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  • In the final set of experiments the dependence

    2023-09-28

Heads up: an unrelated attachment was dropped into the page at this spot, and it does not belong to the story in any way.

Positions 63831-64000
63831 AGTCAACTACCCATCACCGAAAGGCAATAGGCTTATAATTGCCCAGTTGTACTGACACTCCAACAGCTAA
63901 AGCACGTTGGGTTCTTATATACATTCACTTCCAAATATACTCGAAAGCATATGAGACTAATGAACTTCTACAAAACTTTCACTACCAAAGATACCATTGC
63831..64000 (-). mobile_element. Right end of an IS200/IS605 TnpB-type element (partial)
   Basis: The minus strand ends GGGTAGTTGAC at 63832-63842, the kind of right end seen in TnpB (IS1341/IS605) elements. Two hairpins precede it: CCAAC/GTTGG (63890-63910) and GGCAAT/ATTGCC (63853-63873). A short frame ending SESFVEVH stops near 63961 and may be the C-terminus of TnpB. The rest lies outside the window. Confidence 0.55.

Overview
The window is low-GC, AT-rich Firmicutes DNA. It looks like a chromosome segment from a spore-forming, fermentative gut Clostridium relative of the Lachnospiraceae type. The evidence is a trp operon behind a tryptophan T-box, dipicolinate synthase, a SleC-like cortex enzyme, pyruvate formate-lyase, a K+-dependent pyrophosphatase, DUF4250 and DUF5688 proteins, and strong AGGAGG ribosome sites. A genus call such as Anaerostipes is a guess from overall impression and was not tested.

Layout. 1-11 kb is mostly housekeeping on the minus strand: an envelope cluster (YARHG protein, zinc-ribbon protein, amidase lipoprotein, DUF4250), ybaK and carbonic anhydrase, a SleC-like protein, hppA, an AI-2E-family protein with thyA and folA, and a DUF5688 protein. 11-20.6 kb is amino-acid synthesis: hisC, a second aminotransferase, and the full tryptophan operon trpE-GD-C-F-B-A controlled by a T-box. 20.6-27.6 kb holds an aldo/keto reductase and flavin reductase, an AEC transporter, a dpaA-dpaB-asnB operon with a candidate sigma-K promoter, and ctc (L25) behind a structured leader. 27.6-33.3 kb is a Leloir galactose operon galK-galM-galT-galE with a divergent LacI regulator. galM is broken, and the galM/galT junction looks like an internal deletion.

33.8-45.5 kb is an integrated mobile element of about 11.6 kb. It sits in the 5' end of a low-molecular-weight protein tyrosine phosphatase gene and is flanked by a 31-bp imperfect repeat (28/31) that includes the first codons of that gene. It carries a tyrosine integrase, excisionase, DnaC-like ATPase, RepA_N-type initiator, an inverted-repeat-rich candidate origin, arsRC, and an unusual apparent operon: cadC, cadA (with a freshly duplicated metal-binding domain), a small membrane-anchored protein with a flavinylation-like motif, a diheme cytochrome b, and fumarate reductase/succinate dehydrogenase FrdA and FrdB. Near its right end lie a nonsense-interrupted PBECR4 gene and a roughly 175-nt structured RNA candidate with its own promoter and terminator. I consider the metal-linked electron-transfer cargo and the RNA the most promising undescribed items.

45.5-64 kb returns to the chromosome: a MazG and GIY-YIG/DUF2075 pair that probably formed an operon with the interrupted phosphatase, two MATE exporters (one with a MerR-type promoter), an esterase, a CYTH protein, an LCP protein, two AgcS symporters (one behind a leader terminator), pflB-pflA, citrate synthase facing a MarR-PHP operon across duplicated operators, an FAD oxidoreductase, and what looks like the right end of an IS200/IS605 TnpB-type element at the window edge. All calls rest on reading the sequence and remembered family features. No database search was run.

In the final set of experiments, the dependence of the reaction rate on viscosity was determined. The experimental protocol previously used to study the reaction of LOX with AA was used., Reactions of 5-LOX and AA were carried out at different relative viscosities in Tris buffer (25mM, pH 8.0) at 20°C. Buffer solutions of 0%, 14.0%, 24.0% and 32% by weight sucrose were prepared corresponding to relative viscosities of 1, 1.5, 2.2 and 3.2, respectively, at 20°C. The AA concentrations used ranged from 5 to 40μM, with 13-HPODE added to a final concentration of 2.5μM. The reactions were monitored at 235nm and initial rates were calculated. The decrease in with increased solvent viscosity suggests a diffusion-controlled rate-limiting step. For a completely diffusion-controlled reaction, the dependence of the rates on relative viscosity has a slope of 1. At 20°C, the rate of Malonic acid sale of AA by 5-LOX is 60±4% diffusion-controlled for (slope of 0.61, A). Since AA and 7,7--AA are identical substrates, the observed difference in their rates should be due solely to differences in their chemical step. Therefore, we used 7,7--AA as a slow substrate control, an essential contingent of viscosity studies. The reaction of 5-LOX with 7,7--AA (38% diffusion-controlled for ) is essentially independent of the viscosity of the solution (B), indicating that the enzyme is free from any inhibitory effect of sucrose. This comparison of AA and 7,7--AA allows us to conclude that the effect of viscosity is on binding/release steps and not the chemical step. Moreover there is very slight increase in observed even in higher viscosity conditions (38μM for AA at 32% sucrose), suggesting that the association of enzyme and substrate is rarely rate limiting for /. The solvent viscosity effects on / seem to be independent in case of either substrate (labeled and unlabeled). This suggests a possibility of conformational change or slow product release after the H-abstraction step. In the above context, comparison of the primary coordination sphere of iron in LOXs shows that 5-LOX active site is similar to sLOX-1. This intrigued us to investigate if both these LOXs share similar mechanisms, in spite of having striking differences in the enzymatic rates and isotope effects. It was realized that being more sterically hindered, 5-LOX requires extensive active site dynamics in order to accommodate the long substrate, AA (C20) as compared to LA (C18) in sLOX-1. However, presence of bulky residues (F421, F177), non-aromatic (L368) and conformationally flexible residues (L414, Q363) might hinder the process of substrate rearrangement leading to the observed lower reaction rates or isotope effects and abrogating the specificity of product formation, resulting in 8-HETE formation due to lack of π–π interaction. Similar studies have been reported for the role of I553 and T259 in sLOX-1, and F414 and R402 in 15-LOX (). Thus, we propose that enzyme dynamics might influence donor–acceptor distances, influencing the overall kinetics and/or extent of tunneling involved. In summary, we have measured non-competitive equilibrium kinetic isotope effects of 5-LOX using its physiological substrate, AA and its labeled analogue, 7,7--AA. Using appropriately labeled AA substrate in this work, a KIE on of ∼6 was observed in reactions of 5-LOX. 5-LOX normally displays a preference for C7-abstraction, but when presented with 7,7--arachidonic acid, the isotope effect on hydrogen atom abstraction resulted in ∼6 times increased abstraction from C10. The KIE increased to ∼20 on and 17 on /, when the enzyme reactions were corrected for 8-HETE formation (). Indeed, analysis of the product distribution revealed that 5-LOX displays a reversal of selectivity to bypass abstracting the deuterium atom from C7. The observed outcome is another example of isotope sensitive branching, where product distribution is altered manifold by isotopic substitution, responsible for decreasing the rate of the branch point step of reaction. The observation that the but not the / is affected by a change in viscosity suggests that the reaction rate seems to be restricted by the product release or associated conformational changes as seen in the parameter. Also, the relatively large KIE observed at / as well as non-significant change in values provides us an opportunity to speculate that the reaction is majorly dependent on rate of H-abstraction. Thus, the data overall shows that the chemistry is rate determining for the catalytic reaction using the parameter / although the catalytic step governing seems to be more complicated and involves other associated steps such as conformational changes or slow product release. To be certain about the extent of commitment factors, further studies needs to be done. A slight temperature dependence of rates observed in this work with AA raises the question whether the hydrogen atom transfer/PCET step involves quantum mechanical tunneling. Also, it provides an opportunity to investigate if there is mutual cooperative dynamics of AA and 5-LOX influencing the extent of tunneling involved or if there is independent movement of enzyme with substrate/product to ease out the H-abstraction from C10 instead of C7., The bulkier amino acids; F421, F177, L414, Q363 and L368, are suggested to be responsible for the observed reduced rate and altered specificity in 5-LOX, corresponding to those in sLO-1. The results described here lead us to show that 5-LOX shows a broader aspect of KIE for LOXs, along with a new formalism for the interpretation of isotope effects in enzyme-catalyzed H-transfers where the / parameter is critical in describing KIE than .